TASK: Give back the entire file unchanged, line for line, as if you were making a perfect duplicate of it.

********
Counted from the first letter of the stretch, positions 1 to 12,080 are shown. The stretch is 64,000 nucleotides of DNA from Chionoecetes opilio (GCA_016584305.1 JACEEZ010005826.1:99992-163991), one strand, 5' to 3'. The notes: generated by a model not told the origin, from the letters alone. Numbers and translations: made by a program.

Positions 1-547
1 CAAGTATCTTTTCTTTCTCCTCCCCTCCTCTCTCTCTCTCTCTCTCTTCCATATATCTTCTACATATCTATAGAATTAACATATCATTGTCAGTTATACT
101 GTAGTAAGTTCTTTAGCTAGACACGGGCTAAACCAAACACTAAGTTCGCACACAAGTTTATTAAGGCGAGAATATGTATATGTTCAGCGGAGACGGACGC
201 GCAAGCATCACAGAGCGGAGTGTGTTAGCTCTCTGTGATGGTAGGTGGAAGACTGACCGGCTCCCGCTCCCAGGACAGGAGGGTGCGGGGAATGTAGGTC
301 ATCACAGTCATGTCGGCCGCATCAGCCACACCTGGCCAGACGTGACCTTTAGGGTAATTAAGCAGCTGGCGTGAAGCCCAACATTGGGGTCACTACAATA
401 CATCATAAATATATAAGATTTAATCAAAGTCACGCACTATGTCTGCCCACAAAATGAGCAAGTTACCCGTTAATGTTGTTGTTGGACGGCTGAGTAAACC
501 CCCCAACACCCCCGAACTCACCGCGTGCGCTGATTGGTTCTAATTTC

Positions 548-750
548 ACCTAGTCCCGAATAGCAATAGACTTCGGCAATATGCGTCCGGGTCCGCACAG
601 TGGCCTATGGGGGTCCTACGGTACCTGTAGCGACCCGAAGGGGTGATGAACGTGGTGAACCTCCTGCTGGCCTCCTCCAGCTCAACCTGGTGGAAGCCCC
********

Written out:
Counted from the first letter of the stretch, positions 1 to 12,080 are shown. The stretch is 64,000 nucleotides of DNA from Chionoecetes opilio (GCA_016584305.1 JACEEZ010005826.1:99992-163991), one strand, 5' to 3'. The notes: generated by a model not told the origin, from the letters alone. Numbers and translations: made by a program.

Positions 1-547
1 CAAGTATCTTTTCTTTCTCCTCCCCTCCTCTCTCTCTCTCTCTCTCTTCCATATATCTTCTACATATCTATAGAATTAACATATCATTGTCAGTTATACT
101 GTAGTAAGTTCTTTAGCTAGACACGGGCTAAACCAAACACTAAGTTCGCACACAAGTTTATTAAGGCGAGAATATGTATATGTTCAGCGGAGACGGACGC
201 GCAAGCATCACAGAGCGGAGTGTGTTAGCTCTCTGTGATGGTAGGTGGAAGACTGACCGGCTCCCGCTCCCAGGACAGGAGGGTGCGGGGAATGTAGGTC
301 ATCACAGTCATGTCGGCCGCATCAGCCACACCTGGCCAGACGTGACCTTTAGGGTAATTAAGCAGCTGGCGTGAAGCCCAACATTGGGGTCACTACAATA
401 CATCATAAATATATAAGATTTAATCAAAGTCACGCACTATGTCTGCCCACAAAATGAGCAAGTTACCCGTTAATGTTGTTGTTGGACGGCTGAGTAAACC
501 CCCCAACACCCCCGAACTCACCGCGTGCGCTGATTGGTTCTAATTTC

Positions 548-750
548 ACCTAGTCCCGAATAGCAATAGACTTCGGCAATATGCGTCCGGGTCCGCACAG
601 TGGCCTATGGGGGTCCTACGGTACCTGTAGCGACCCGAAGGGGTGATGAACGTGGTGAACCTCCTGCTGGCCTCCTCCAGCTCAACCTGGTGGAAGCCCC